Thursday, May 26, 2011

Steel cut on second super-carrier

WORK has begun on the second of the biggest warships ever built for the Royal Navy with the first steel cut for HMS Prince of Wales.

Defence Secretary Dr Liam Fox performed the honours at BAE Systems’ Govan shipyard, pressing the button on a computer-guided laser to cut the first piece of hull for the 65,000-tonne aircraft carrier.
In a decade’s time the ship and her older sister HMS Queen Elizabeth will be the hub of Britain’s global defence policy, the launchpads for F35 Lightning II stealth fighter-bombers and helicopters.
For now, however, the two £5bn carriers are very much ‘works in progress’; they are being built in giant segments at six shipyards around the UK under the banner of the Aircraft Carrier Alliance before being assembled in a gigantic dry dock at Rosyth.

Construction of both ships requires an impressive national effort: over 10,000 people at more than 90 firms directly or indirectly toiling away on the ships or equipment for them.
It will take until around 2016 to complete Queen Elizabeth (R08) with her sister arriving a couple of years later.
The finished leviathans will provide naval airpower with a flight deck the size of three football pitches.
They will be driven through the seven seas by two 33-tonne propellers – nearly two and half times as heavy as a double decker bus – at a top speed in excess of 25 knots.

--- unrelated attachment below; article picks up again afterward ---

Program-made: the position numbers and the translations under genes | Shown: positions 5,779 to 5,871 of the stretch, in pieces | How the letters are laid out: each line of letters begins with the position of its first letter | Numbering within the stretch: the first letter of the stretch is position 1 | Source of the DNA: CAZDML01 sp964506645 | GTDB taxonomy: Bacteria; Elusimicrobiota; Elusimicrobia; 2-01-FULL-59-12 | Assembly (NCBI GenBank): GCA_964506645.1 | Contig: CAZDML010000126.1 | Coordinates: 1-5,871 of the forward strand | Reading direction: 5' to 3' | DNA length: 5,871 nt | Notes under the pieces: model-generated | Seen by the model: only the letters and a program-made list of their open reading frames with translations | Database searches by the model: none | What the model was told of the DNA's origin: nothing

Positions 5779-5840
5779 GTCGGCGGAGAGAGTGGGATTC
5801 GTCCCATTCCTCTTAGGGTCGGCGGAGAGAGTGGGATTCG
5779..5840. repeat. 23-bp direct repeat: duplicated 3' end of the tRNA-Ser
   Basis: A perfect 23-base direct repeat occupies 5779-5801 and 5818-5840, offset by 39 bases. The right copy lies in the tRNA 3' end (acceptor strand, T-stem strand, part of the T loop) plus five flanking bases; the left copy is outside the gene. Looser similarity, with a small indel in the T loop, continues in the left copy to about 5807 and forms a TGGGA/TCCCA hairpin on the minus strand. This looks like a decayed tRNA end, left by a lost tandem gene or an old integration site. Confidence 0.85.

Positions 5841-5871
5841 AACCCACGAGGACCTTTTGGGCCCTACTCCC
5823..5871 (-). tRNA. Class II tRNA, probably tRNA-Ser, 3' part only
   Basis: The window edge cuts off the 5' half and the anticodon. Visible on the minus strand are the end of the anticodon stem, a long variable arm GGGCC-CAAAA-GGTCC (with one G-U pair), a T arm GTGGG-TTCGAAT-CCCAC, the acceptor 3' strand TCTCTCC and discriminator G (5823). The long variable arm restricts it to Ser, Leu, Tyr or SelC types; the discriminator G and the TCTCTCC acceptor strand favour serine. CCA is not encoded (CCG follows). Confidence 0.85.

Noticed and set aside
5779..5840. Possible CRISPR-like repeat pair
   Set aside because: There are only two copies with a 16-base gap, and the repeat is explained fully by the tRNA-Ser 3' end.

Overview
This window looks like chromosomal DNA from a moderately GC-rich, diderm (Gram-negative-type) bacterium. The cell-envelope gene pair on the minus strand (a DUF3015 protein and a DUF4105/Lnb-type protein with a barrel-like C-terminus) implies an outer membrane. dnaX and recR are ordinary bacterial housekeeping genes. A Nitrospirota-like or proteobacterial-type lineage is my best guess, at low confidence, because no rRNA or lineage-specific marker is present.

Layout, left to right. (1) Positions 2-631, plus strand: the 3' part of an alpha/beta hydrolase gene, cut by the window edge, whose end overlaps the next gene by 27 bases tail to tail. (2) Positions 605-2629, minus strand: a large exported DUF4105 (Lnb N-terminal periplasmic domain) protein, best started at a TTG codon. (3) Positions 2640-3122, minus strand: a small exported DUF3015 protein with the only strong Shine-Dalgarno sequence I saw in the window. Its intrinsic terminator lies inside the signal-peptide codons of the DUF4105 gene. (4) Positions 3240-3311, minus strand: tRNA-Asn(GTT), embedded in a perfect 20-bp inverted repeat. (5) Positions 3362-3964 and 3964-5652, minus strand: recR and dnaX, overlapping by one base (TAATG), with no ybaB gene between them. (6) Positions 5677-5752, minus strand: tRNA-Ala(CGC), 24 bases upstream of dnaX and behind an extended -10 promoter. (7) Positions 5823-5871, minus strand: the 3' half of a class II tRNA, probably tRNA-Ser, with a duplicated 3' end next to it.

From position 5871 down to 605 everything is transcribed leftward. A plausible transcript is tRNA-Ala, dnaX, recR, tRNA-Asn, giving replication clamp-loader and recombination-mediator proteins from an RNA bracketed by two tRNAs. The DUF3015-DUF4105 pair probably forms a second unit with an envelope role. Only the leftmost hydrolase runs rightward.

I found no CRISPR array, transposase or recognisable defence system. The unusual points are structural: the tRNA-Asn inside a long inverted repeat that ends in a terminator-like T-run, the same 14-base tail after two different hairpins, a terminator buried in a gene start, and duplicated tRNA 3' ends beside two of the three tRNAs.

“This major construction project is creating and sustaining thousands of jobs in shipyards around the country,” said Dr Fox as he set the laser cutter going.
“We are committed to delivering this next generation of powerful British aircraft carriers that will mark a step change in our carrier strike capability and form the cornerstone of the Royal Navy’s Future Force 2020.”

Second Sea Lord, Vice-Admiral Charles Montgomery, who also attended the steel-cutting ceremony, added:
“The Queen Elizabeth Class will provide Britain with the means to deliver air power from the sea, wherever and whenever required, and in a stronger and more decisive form than ever before.
“They will undoubtedly prove a tremendous asset both to the Royal Navy and to the UK as a whole.”
Queen Elizabeth was laid down in July 2009; her bow has already been delivered to Rosyth where it will be attached to the rest of the ship eventually using a 223ft crane, aptly-named Goliath.


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